1989 Richard Englund

It is clear that somebody was serious about making a version of the semi-classic story and somebody else was not. Nominally Dwight Little is the director of the new film, though his name is pasted over somebody else's on the posters. So what we get is an exquisitely clumsy cross between a lackluster but traditional telling of the story and an episode of "Freddy's Nightmares."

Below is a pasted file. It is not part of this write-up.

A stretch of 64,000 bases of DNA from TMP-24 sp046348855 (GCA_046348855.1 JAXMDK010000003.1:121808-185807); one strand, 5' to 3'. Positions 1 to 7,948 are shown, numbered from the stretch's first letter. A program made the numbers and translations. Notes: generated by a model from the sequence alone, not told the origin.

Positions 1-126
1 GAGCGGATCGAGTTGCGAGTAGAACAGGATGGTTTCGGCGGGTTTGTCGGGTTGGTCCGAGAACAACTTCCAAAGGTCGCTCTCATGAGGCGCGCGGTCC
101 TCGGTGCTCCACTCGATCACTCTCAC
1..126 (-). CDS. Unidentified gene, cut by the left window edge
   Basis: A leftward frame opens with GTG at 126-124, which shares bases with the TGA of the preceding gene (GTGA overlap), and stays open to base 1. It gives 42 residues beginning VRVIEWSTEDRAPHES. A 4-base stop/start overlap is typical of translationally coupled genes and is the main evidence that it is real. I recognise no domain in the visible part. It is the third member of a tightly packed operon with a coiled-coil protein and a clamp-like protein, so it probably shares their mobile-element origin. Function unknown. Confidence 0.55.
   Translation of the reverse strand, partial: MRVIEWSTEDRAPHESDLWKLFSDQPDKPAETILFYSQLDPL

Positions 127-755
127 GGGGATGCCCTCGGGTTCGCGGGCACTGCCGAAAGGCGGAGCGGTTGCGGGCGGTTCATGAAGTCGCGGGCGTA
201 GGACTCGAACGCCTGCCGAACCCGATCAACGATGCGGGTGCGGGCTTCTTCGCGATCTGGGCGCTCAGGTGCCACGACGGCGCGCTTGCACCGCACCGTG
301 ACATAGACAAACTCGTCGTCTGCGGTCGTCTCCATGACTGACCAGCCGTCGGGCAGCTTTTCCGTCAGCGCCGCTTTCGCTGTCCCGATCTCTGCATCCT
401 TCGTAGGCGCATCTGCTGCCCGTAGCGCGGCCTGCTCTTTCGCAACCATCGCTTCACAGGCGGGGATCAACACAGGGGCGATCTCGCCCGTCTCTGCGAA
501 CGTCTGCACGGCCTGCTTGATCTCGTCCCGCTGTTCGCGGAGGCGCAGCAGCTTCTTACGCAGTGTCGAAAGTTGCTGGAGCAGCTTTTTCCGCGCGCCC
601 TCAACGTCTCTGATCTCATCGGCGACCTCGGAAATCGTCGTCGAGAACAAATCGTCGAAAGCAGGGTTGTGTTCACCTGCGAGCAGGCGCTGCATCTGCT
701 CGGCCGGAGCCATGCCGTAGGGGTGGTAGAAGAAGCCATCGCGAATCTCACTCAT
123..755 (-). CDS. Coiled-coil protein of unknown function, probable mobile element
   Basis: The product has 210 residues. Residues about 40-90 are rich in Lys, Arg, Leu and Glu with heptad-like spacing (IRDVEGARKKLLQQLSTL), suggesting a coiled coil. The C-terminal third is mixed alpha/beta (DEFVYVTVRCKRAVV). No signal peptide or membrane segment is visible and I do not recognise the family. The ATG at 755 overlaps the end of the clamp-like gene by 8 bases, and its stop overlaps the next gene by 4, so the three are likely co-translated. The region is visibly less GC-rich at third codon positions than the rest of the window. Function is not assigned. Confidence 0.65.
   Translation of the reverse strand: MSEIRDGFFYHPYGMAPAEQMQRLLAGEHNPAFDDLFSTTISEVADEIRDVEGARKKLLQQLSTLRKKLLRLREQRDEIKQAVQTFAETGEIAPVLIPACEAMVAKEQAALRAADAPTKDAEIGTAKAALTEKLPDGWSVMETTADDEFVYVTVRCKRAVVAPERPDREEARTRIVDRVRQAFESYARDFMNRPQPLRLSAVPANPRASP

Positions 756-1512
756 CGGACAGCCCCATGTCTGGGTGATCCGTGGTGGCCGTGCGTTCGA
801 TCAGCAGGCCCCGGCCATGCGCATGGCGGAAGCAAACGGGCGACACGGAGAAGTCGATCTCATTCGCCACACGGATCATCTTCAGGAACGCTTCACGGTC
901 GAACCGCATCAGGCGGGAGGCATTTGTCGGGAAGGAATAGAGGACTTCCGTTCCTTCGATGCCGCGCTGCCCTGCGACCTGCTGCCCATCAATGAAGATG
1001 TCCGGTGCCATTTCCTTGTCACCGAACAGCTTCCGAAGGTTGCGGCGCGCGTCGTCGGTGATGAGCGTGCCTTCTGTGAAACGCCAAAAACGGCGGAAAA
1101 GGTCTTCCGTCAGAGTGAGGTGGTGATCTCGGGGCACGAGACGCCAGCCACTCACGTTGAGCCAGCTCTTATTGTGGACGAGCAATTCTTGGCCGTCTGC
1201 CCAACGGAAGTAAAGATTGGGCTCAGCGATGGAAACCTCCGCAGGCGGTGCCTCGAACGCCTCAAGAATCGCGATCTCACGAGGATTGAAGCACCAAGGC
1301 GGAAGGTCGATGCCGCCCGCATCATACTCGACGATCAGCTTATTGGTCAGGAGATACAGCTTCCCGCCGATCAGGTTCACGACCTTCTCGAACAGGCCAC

Christine Daae is an opera singer in modern-day Manhattan who finds an old piece of music by a forgotten composer who was also a serial killer. She decides to use it for an audition for an opera. During her audition she is coshed on the head by a sandbag and suddenly, with no apparent bewilderment, she is an opera singer from the chorus in 1884 London. The story that is then told is just barely recognizable as a version of The Phantom of the Opera. A great but unknown composer has made a pact with the Devil that if his music should become immortal he would sell his soul. The Devil adds his own little amendment by gouging pieces out of the composer's face. The Phantom can make himself almost normal, but only by sewing pieces of live flesh into his face--so much for the romance of the mask. The Phantom now lives under the opera house and teaches his Christine, mercilessly torture-killing anyone who gets in his way. He skins two people alive and beheads two others. Meanwhile Christine is bewildered as to why she is able to remember the words to sing to the Phantom's music--not remembering that she learned them in New York. Classic scenes such as the chandelier scene and the unmasking are dispensed with entirely--well, sort of. Later when the story returns to the present it turns more into a traditional supernatural molester story.